Midtown’s Glut of Sublease Space Has Analysts Writing Off the Submarket for 2020
Midtown is facing what analysts are describing as a glut of sublease space as the pandemic continues to gnaw at market fundamentals and turn the country’s premier commercial real estate district into a tenant’s market. The stats are grim from a landlord perspective and are quickly starting to echo the bad news that owners digested during the financial crisis of 2008 and 2009, and even the dotcom bust of two decades ago. The rise in sublease space might present opportunities, however, to tenants once priced out of what’s quarter after quarter the nation’s most expensive office district. That’s the bright side, analysts say. “Any change is a positive for one group and potentially more challenging for another,” Franklin Wallach, senior managing director of research for a brokerage, said. “Value-seeking tenants squeezed out of certain neighborhoods might take advantage of the asking rents we are seeing. An increase in supply — sublet and direct space returning, asking rent decreasing — creates that opportunity.”
WeWork default is a real possibility, credit agency warns
Fitch Ratings downgraded troubled coworking company WeWork and warned that the once-high-flying startup could default on its obligations. The agency said Thursday that it lowered the company’s long-term issuer default rating to CCC from CCC+. That indicates “substantial credit risk” and suggests “default is a real possibility,” according to Fitch’s rating scale. The startup tried and failed to go public late last year. The spread of the coronavirus worsened WeWork’s predicament, as people opted to work from home rather than in the communal offices the company rents out. WeWork’s bonds maturing in 2025 last traded at about 63 cents on the dollar, according to Trace pricing data.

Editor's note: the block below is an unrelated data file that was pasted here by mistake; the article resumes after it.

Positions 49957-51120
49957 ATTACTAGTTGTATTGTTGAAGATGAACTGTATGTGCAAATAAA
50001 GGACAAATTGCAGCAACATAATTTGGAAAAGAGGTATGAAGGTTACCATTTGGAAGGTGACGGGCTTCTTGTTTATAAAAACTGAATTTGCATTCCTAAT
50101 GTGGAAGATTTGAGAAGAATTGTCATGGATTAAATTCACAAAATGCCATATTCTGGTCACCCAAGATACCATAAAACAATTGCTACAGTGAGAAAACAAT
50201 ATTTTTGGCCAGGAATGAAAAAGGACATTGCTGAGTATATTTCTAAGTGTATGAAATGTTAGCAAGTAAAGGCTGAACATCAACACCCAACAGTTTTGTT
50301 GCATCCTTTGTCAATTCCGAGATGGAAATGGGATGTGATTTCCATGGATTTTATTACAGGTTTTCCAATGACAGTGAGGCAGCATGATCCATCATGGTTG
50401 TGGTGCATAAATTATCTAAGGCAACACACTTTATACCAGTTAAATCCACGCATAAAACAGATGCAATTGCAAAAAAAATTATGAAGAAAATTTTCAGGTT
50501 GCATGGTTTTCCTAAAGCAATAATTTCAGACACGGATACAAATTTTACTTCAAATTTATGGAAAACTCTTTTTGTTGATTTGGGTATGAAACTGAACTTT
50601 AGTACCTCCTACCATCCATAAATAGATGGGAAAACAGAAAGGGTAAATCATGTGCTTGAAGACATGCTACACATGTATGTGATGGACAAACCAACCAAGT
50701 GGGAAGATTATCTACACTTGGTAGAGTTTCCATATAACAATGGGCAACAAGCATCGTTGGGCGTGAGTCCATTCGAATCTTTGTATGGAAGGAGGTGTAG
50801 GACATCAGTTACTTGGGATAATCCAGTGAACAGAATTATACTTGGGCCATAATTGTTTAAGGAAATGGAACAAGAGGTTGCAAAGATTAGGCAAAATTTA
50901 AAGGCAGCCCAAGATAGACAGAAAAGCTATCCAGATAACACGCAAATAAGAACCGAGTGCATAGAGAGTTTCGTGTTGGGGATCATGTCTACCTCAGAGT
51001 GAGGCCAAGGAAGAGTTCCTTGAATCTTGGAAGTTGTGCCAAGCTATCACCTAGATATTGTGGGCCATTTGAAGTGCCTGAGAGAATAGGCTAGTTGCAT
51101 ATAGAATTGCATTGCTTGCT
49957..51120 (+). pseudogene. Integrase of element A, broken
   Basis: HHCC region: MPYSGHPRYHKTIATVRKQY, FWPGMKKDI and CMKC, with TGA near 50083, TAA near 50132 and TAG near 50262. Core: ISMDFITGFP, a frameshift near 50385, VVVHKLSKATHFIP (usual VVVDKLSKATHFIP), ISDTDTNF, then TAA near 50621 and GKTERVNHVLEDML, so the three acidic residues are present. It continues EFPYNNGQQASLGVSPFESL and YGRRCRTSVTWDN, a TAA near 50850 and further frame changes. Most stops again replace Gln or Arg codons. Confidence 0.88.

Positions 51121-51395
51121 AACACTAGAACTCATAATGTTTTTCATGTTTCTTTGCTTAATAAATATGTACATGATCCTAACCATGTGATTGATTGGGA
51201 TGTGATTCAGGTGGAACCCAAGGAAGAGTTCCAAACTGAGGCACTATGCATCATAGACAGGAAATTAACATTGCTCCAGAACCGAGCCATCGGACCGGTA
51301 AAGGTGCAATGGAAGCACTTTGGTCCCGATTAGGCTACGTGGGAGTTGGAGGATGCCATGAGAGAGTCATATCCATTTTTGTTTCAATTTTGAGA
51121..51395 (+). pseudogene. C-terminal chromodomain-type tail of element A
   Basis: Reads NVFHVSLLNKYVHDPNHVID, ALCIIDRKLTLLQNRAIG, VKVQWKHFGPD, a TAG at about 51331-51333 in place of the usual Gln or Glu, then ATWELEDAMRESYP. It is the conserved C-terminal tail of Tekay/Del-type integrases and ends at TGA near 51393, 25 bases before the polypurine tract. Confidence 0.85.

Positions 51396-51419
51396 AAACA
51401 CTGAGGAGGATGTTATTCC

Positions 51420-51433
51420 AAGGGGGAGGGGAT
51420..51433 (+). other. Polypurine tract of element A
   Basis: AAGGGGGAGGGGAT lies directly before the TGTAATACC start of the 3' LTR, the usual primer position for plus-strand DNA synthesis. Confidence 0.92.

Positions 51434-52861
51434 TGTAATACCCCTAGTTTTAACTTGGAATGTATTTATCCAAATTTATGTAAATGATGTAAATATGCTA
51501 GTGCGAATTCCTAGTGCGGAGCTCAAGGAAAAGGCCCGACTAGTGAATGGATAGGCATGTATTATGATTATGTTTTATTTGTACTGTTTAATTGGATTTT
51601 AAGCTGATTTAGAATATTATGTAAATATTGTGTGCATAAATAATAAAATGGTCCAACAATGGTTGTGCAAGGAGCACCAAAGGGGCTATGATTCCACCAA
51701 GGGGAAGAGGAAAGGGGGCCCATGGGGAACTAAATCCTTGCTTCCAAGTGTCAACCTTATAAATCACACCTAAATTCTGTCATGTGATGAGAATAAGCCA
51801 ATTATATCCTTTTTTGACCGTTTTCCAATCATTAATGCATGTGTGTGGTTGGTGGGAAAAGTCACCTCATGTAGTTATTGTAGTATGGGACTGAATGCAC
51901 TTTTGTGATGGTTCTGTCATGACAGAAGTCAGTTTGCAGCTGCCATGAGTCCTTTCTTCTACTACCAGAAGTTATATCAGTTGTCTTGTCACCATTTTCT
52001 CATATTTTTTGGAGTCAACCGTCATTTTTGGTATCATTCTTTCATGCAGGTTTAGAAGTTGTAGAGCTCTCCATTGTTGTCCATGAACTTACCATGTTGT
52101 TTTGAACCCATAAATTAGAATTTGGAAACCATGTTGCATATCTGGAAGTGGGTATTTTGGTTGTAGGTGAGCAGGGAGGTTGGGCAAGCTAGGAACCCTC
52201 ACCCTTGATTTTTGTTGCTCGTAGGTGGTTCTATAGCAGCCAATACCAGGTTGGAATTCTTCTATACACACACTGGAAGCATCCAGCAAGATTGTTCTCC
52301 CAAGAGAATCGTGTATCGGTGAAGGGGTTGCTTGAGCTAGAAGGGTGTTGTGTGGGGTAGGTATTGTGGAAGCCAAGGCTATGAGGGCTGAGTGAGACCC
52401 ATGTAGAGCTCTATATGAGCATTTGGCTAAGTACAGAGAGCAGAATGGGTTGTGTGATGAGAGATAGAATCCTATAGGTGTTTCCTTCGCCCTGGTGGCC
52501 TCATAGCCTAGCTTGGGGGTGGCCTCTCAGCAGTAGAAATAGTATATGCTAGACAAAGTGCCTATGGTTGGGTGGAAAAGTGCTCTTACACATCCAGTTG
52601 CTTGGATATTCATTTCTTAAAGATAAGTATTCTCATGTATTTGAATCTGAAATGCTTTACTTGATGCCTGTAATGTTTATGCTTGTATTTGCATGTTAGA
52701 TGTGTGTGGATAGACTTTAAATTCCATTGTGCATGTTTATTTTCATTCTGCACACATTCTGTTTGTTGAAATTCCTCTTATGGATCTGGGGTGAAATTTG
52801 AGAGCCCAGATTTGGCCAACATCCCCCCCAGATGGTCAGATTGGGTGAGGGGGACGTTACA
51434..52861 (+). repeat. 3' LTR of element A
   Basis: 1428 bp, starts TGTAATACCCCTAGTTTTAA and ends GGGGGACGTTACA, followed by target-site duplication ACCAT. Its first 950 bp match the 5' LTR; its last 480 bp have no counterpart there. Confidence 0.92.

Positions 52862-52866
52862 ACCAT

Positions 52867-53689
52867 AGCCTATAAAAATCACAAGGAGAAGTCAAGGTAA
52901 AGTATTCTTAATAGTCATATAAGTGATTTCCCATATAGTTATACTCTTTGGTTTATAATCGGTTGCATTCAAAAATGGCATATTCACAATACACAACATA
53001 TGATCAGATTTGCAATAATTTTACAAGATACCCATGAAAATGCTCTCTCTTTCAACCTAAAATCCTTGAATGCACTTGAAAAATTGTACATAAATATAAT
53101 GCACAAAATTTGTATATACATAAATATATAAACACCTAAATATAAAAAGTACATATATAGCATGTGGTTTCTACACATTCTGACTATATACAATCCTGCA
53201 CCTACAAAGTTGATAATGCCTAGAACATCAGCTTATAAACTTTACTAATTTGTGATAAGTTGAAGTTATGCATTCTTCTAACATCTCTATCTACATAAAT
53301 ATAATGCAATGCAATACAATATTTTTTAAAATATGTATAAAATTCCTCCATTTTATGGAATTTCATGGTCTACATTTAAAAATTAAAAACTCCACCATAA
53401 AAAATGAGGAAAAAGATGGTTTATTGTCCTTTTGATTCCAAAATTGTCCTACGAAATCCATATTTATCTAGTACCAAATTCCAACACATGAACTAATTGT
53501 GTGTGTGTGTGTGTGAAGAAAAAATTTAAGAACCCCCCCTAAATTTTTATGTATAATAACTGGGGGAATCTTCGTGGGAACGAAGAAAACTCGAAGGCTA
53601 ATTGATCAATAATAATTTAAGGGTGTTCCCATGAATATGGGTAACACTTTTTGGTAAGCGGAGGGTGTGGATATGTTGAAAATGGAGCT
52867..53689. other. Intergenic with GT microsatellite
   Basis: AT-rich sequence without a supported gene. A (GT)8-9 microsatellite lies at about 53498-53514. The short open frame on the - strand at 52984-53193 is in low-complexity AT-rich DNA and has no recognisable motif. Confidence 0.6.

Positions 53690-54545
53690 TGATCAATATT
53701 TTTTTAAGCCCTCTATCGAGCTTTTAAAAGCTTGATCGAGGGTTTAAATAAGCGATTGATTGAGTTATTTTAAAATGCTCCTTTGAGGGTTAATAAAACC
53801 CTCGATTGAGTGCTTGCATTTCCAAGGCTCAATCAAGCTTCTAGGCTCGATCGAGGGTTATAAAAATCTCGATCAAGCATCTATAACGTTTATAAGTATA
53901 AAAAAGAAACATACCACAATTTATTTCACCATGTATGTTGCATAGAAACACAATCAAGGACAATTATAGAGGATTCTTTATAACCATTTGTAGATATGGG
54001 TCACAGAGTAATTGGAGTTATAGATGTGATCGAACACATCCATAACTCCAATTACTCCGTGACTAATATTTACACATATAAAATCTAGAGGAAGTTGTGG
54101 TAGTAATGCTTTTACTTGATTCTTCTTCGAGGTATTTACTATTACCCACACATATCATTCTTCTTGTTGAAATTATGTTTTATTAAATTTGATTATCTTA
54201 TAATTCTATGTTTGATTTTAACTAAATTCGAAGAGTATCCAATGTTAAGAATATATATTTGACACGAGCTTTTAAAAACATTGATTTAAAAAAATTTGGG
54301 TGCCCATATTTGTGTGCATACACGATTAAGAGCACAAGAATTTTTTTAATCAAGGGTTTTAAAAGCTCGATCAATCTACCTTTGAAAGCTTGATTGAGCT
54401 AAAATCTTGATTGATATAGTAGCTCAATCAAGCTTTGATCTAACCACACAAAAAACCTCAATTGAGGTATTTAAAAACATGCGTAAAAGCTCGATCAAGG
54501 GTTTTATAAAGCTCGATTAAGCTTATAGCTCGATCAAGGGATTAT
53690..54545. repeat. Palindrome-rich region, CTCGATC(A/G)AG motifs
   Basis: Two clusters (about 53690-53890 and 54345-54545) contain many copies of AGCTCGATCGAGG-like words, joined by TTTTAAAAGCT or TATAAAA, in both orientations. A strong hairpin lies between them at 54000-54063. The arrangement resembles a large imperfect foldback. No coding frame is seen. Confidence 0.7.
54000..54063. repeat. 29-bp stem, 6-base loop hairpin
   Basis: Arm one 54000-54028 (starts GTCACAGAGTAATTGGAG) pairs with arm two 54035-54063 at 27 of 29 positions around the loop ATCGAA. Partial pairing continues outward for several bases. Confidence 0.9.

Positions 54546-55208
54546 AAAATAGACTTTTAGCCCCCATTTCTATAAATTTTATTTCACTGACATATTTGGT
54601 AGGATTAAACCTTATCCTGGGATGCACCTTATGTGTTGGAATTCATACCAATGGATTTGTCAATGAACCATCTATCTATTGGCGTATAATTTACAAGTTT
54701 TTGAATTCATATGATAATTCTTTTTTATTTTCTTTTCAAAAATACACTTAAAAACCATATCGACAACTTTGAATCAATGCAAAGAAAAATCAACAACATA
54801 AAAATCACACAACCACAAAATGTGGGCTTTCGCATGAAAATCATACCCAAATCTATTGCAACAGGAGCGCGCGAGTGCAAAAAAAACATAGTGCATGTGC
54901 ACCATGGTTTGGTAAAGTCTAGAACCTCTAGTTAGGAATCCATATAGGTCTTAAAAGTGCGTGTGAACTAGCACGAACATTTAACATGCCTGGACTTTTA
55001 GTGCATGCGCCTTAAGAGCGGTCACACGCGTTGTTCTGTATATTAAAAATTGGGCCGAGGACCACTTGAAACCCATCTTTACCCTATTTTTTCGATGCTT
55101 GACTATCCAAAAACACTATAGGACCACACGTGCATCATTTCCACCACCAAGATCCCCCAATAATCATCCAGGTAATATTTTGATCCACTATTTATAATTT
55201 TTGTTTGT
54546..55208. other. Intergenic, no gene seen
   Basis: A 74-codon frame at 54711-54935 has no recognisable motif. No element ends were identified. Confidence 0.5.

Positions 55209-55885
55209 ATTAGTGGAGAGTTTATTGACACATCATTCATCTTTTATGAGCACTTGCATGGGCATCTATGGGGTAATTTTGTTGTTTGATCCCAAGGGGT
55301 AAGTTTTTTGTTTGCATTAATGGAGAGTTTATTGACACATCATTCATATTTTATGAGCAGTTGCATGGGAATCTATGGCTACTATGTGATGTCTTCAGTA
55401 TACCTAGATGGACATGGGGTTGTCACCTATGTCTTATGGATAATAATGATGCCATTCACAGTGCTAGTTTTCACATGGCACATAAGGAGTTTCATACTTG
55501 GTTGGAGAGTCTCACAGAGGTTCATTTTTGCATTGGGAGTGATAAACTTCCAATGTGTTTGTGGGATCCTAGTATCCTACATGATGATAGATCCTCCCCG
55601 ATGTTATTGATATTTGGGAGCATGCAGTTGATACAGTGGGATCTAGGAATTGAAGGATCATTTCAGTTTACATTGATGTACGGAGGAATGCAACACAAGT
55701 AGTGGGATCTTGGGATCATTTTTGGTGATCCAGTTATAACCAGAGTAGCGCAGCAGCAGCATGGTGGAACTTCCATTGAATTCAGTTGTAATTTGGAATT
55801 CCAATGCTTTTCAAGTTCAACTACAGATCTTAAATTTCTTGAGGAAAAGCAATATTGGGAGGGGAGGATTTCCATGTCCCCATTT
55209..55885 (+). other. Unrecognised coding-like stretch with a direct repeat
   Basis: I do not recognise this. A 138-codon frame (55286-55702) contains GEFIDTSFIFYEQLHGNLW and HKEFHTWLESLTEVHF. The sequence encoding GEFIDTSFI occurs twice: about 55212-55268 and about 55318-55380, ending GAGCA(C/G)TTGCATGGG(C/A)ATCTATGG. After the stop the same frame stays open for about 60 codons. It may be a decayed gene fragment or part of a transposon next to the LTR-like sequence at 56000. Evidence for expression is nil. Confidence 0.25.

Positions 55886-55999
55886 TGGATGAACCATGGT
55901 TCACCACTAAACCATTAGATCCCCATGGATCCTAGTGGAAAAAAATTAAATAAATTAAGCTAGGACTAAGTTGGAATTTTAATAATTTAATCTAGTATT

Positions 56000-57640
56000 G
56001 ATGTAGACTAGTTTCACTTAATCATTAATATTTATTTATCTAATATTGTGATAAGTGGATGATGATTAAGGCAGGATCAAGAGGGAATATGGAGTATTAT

New York Faces $59 Billion Revenue Shortfall
New York governments and authorities are projecting $59 billion of revenue shortfalls through 2022 because of the continuing coronavirus crisis, one of the deepest funding holes of any state. Gov. Andrew Cuomo, a Democrat, said services will be cut and taxes will increase if Congress doesn’t pass another relief package—which Democrats say should include direct aid to states and cities hit by the pandemic. Mr. Cuomo said recently that he will postpone decisions in the hope that Democrats make gains on Election Day Nov. 3. New York reported more than 32,000 deaths due to the coronavirus, and the pandemic decimated public finances. New York’s state government lost an estimated $14 billion in the current fiscal year and $16 billion in the coming fiscal year. Transportation authorities around New York City expect to take in $15 billion less revenue due to drops in subway, train and air passengers. And New York City and other local governments will be grappling with $13.5 billion in shortfalls over the next two years, Mr. Cuomo’s office estimates.
Investors are looking for chances to repurpose now-empty hotels
Craig Deitelzweig made his mark in real estate by buying office buildings and making them look and feel like hotels. “Why shouldn’t you feel like you’re on vacation when you’re at work?” he asks. His redevelopment of the offices at 10 Grand Central is evocative of a chic, boutique hotel with a signature scent pumping through its ducts. Deitelzweig has done that at properties around the city, but now that tourism is in tatters and hotels sit empty and in danger of default, the chief executive of Marx Realty is looking at a new strategy: buy cheap hotels and turn them into offices. As a result of the pandemic, not all of the city’s 700 hotels will make it. Some 25% are expected to close by 2023, experts say.